As part of building my time management (managing yourself and your priorities) workshops I spent over 100 hours researching best practice. One of the many books, articles and research papers I read was a book by American computer science Professor Cal Newport. His book is called Deep Work – Rules for Focused Success in a Distracted World.
Newport draws a distinction between deep and shallow work as follows:
Deep Work: Professional activities performed in a state of distraction-free concentration that push your cognitive capabilities to their limit. These efforts create new value, improve your skill, and are hard to replicate.
Shallow Work: Noncognitively demanding, logistical-style tasks, often performed while distracted. These efforts tend not to create much new value in the world and are easy to replicate.
He then presents an hypothesis:
The Deep Work Hypothesis: The ability to perform deep work is becoming increasingly rare at exactly the same time it is becoming increasingly valuable in our economy. As a consequence, the few who cultivate this skill, and then make it the core of their working life, will thrive.
Newport presents his case for why deep work is becoming increasingly valuable. One of his core arguments is that work is changing quickly through the impact of technology and the ability to quickly learn new skills and adapt to new ways of working (often in conjunction with machines) is critical for success. He believes that deep work is required to quickly learn new skills. He also believes that deep work helps you produce at an elite level. His own impressive output of research papers seems to support this.
In explaining why deep working is becoming increasingly rare Newport places much of the blame at the feet of social media and smart phones. He believes (and he presents some evidence to support his belief) that our love affair with social media and smart phones has meant we are unwittingly training our brains to love distraction and that as a result they are getting rewired in a way that makes it really hard to focus for an extended period. It’s an argument I find quite compelling.
Four philosophies for integrating deep work into your professional life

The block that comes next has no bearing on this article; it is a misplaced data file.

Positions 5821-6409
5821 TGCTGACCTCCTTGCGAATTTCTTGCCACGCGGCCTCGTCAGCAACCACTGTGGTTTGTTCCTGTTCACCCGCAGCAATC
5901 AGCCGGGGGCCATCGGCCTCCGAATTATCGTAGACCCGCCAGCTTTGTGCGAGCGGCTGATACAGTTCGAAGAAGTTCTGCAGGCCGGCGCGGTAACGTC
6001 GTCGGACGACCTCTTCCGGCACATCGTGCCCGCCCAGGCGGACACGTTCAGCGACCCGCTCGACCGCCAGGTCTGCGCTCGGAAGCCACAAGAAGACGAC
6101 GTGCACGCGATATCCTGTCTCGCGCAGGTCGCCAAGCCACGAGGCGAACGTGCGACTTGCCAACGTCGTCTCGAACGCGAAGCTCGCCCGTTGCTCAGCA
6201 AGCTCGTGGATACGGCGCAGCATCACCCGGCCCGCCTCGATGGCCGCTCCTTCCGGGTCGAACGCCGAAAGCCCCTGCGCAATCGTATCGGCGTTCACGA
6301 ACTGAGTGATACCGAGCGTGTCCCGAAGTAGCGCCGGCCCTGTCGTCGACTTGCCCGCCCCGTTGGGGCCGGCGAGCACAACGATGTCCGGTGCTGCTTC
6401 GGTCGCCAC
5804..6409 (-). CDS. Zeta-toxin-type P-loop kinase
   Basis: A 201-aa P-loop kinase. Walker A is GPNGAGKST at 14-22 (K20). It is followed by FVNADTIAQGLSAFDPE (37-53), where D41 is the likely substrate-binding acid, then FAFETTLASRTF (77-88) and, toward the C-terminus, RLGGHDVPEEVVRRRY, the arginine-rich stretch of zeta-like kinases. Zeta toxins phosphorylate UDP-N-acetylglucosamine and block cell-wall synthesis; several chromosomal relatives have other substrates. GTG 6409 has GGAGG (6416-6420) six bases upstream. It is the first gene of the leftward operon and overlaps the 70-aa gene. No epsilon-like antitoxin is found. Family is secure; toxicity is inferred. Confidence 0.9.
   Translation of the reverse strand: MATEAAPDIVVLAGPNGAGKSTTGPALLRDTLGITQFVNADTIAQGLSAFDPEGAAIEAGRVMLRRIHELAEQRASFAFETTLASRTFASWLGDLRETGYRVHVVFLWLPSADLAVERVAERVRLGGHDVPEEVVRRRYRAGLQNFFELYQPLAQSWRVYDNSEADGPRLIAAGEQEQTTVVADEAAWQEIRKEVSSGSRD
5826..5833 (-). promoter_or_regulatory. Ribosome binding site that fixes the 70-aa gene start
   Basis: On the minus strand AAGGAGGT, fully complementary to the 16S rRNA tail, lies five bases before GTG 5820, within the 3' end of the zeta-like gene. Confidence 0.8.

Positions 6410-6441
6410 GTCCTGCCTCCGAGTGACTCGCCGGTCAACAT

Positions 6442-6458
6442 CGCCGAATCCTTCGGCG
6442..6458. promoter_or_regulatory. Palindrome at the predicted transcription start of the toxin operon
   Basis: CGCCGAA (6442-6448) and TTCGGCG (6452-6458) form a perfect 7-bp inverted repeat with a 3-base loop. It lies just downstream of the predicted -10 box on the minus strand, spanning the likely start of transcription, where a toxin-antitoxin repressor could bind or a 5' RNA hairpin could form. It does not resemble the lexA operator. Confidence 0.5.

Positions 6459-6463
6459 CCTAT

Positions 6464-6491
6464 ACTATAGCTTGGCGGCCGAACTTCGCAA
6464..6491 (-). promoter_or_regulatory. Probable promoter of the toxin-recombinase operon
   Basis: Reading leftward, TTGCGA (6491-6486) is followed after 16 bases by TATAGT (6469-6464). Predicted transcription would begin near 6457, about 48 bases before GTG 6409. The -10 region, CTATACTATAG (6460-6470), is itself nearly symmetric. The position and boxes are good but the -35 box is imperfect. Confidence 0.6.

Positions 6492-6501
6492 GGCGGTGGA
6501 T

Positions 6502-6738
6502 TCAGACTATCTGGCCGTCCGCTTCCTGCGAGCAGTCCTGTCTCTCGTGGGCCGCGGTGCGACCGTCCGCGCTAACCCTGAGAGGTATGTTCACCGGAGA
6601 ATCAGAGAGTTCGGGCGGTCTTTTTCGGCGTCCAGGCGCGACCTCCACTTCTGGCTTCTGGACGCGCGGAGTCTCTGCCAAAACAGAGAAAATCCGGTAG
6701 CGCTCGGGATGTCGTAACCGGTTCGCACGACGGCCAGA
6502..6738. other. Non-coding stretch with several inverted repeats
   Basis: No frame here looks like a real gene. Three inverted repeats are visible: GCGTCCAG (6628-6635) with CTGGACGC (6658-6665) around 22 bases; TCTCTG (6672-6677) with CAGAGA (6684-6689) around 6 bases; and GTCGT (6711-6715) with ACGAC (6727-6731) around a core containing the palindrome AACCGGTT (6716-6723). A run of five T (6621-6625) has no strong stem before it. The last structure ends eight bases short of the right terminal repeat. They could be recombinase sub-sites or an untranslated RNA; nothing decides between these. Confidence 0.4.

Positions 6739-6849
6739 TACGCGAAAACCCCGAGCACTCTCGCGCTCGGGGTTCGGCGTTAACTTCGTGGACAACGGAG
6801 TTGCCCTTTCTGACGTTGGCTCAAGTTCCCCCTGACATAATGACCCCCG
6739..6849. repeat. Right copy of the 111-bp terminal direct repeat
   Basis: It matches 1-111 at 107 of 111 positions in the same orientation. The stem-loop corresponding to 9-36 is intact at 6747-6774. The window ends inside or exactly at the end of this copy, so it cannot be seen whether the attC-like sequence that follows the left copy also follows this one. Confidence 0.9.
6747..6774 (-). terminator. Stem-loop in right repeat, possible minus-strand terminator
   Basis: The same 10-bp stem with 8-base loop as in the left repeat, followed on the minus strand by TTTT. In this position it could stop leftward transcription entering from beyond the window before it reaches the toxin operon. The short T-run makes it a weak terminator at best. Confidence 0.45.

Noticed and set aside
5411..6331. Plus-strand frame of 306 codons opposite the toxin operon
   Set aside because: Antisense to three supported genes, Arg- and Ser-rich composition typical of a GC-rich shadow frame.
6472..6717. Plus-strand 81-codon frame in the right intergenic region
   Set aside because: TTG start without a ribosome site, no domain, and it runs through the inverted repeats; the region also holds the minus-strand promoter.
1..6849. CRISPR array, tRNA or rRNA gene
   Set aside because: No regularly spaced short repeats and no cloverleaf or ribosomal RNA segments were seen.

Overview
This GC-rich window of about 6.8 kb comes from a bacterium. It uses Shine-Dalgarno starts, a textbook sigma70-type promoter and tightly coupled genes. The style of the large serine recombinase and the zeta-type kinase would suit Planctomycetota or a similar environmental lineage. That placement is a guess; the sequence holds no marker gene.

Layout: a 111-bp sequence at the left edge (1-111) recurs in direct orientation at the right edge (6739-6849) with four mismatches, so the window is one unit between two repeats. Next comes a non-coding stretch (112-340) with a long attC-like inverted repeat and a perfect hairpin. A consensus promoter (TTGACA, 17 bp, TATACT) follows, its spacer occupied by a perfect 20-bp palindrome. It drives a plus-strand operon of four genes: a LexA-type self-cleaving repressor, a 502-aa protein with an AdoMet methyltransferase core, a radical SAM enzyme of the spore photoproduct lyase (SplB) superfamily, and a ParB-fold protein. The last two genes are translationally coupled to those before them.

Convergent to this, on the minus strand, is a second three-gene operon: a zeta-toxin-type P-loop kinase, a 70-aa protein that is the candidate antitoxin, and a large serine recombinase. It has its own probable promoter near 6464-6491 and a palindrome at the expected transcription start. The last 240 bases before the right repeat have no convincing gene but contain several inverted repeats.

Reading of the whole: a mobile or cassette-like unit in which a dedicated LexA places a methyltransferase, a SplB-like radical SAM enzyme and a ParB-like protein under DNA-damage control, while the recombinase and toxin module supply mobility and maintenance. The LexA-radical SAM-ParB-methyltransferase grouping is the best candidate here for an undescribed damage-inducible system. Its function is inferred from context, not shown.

Newport explains four philosophies:
I’ll let you read the book to get the detail of these, but I will say that the rhythmic philosophy is the most likely to work for most people inside an accounting and advisory firm. This philosophy argues that the easiest way to consistently start deep work sessions is to transform them into a simple regular habit. The goal, in other words, is to generate a rhythm for this work that removes the need for you to invest energy in deciding if and when you’re going to go deep.
Newport provides a range of tips on how to put yourself in a position to do deep work including how you deal with emails, social media and other interruptions.
Newport says his commitment to deep work is not philosophical but pragmatic recognition that the ability to concentrate is a skill that gets valuable things done. Deep work is important, in other words, not because distraction is evil, but because it enabled Bill Gates to start a billion-dollar industry in less than a semester. He notes however it requires hard work and drastic changes to your habits. He thinks it is worth it because it is transformative in a very positive way.
Should you read this book? Short answer – yes. I found it to be very interesting and it raises some important questions about how changes in technology are impacting on how we work and even how our brains evolve. And it has some useful tips.
It’s available on Amazon here: https://amzn.to/30fGisd
If you’d like to talk to me about running workshops at your firm on time and priority management, I’d be pleased to hear from you. [email protected] That way you can take advantage of the 100+ hours I’ve invested so you don’t have to. That’s got to be great use of your time!